Team Identifies, Maps Human Promoter Sequences, Reveals Links to Disease | GenomeWeb

It is possible to identify and map all of the promoter sequences in the human genome and reveal their relevance to disease, according to research conducted by scientists at the Ludwig Institute for Cancer Research, NimbleGen Systems, and the University of California, San Diego.

The paper, published in the current issue of Nature, demonstrates a general methodology to comprehensively identify promoter sequences in the genome.

Get the full story with
GenomeWeb Premium

Only $95 for the
first 90 days*

A trial upgrade to GenomeWeb Premium gives you full site access, interest-based email alerts, access to archives, and more. Never miss another important industry story.

Try GenomeWeb Premium now.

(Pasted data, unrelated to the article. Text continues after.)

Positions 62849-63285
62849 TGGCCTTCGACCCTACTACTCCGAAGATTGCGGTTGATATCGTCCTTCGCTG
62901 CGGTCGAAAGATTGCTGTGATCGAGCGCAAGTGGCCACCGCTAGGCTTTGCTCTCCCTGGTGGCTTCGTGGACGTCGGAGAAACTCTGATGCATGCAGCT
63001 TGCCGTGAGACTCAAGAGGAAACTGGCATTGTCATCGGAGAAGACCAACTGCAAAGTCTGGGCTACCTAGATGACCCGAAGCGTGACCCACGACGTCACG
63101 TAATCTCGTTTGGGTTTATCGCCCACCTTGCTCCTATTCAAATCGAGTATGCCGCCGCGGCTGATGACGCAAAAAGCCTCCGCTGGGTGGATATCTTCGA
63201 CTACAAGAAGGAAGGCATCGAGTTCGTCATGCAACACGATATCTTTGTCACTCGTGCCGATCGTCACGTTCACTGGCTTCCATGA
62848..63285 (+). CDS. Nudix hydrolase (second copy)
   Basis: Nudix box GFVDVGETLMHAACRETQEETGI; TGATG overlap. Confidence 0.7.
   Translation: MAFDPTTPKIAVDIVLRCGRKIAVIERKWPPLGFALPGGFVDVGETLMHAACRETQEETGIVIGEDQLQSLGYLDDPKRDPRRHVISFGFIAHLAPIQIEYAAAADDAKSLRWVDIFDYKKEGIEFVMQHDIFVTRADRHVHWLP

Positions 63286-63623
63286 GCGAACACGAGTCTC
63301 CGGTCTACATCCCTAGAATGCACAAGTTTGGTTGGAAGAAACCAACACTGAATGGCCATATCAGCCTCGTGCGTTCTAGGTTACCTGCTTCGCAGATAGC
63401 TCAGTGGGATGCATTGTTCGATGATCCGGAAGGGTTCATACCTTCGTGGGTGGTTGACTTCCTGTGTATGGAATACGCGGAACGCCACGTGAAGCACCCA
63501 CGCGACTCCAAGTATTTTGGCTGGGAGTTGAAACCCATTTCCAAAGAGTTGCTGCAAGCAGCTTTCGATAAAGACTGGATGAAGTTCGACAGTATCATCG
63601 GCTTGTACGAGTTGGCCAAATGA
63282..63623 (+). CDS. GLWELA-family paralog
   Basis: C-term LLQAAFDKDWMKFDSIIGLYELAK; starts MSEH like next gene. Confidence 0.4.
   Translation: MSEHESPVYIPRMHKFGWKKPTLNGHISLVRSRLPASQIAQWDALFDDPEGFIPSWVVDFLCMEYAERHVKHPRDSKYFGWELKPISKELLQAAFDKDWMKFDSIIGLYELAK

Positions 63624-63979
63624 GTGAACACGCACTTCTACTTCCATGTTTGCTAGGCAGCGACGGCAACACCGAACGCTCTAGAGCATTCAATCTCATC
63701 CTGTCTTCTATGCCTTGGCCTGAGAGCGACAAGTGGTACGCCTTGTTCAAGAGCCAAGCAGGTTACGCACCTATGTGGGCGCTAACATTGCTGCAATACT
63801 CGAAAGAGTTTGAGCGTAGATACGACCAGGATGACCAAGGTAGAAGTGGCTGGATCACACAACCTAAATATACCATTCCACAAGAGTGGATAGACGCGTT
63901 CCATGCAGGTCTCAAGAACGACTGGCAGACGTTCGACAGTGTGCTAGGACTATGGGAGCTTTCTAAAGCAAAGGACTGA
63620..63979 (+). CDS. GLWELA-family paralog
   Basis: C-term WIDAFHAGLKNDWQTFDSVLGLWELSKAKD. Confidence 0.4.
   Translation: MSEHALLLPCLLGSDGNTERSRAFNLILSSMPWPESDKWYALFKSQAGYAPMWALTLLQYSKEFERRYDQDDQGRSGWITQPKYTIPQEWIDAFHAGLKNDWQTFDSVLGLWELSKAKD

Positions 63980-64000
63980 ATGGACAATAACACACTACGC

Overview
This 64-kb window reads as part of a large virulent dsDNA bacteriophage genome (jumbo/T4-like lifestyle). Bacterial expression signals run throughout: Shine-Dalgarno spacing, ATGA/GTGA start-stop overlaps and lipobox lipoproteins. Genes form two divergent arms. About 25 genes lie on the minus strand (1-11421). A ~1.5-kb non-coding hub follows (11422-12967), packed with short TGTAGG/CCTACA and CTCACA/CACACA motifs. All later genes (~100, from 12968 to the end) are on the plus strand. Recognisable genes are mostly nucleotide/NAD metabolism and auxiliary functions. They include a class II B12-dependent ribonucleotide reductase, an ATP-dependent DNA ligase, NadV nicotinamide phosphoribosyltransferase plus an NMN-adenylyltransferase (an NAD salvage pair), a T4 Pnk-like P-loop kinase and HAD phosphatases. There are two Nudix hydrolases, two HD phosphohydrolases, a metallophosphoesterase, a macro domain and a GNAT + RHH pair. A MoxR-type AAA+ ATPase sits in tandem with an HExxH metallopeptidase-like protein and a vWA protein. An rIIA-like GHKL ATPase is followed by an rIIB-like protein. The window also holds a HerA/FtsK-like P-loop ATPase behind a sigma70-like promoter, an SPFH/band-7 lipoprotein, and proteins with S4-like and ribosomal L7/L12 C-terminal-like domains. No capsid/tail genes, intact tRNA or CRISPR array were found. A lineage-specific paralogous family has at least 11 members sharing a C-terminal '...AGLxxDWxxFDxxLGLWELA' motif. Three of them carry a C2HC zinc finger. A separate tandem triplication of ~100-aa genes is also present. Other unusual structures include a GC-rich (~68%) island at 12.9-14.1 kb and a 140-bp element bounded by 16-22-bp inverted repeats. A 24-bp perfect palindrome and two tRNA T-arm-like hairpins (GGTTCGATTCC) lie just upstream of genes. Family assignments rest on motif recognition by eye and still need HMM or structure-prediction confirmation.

Already a GenomeWeb Premium member? Login Now.
Or, See if your institution qualifies for premium access.

*Before your trial expires, we’ll put together a custom quote with your long-term premium options.

Not ready for premium?

Register for Free Content
You can still register for access to our free content.

In PNAS this week: miR-515 levels higher in women with preeclampsia, horizontal gene transfer in parasitic plants, and more.

A cancer researcher retracts 19 articles from one journal for image manipulation, according to Retraction Watch.

Precision medicine has to consider context in addition to genetic mutations in cancer treatment, Medscape reports.

Genomics may help the Cavendish banana from succumbing to fungal infections, a trio of researchers writes at the Conversation.